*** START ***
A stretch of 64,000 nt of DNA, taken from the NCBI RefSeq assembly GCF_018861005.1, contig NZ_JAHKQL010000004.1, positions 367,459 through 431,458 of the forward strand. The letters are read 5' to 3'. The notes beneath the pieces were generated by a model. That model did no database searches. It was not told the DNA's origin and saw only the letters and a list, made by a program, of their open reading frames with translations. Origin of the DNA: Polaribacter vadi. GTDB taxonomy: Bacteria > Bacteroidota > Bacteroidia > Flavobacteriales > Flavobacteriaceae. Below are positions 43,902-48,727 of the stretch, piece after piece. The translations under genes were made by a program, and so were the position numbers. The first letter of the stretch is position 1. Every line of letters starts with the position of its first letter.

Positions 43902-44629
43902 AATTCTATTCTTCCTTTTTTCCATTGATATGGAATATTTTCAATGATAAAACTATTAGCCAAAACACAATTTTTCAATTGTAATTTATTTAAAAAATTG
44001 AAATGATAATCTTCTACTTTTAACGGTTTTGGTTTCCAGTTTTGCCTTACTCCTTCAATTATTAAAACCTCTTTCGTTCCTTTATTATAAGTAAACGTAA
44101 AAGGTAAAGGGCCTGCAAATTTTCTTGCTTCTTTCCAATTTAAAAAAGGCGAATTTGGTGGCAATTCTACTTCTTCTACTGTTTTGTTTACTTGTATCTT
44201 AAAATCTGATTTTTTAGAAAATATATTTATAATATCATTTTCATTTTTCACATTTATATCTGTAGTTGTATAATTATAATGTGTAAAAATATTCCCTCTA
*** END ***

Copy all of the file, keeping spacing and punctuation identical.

A stretch of 64,000 nt of DNA, taken from the NCBI RefSeq assembly GCF_018861005.1, contig NZ_JAHKQL010000004.1, positions 367,459 through 431,458 of the forward strand. The letters are read 5' to 3'. The notes beneath the pieces were generated by a model. That model did no database searches. It was not told the DNA's origin and saw only the letters and a list, made by a program, of their open reading frames with translations. Origin of the DNA: Polaribacter vadi. GTDB taxonomy: Bacteria > Bacteroidota > Bacteroidia > Flavobacteriales > Flavobacteriaceae. Below are positions 43,902-48,727 of the stretch, piece after piece. The translations under genes were made by a program, and so were the position numbers. The first letter of the stretch is position 1. Every line of letters starts with the position of its first letter.

Positions 43902-44629
43902 AATTCTATTCTTCCTTTTTTCCATTGATATGGAATATTTTCAATGATAAAACTATTAGCCAAAACACAATTTTTCAATTGTAATTTATTTAAAAAATTG
44001 AAATGATAATCTTCTACTTTTAACGGTTTTGGTTTCCAGTTTTGCCTTACTCCTTCAATTATTAAAACCTCTTTCGTTCCTTTATTATAAGTAAACGTAA
44101 AAGGTAAAGGGCCTGCAAATTTTCTTGCTTCTTTCCAATTTAAAAAAGGCGAATTTGGTGGCAATTCTACTTCTTCTACTGTTTTGTTTACTTGTATCTT
44201 AAAATCTGATTTTTTAGAAAATATATTTATAATATCATTTTCATTTTTCACATTTATATCTGTAGTTGTATAATTATAATGTGTAAAAATATTCCCTCTA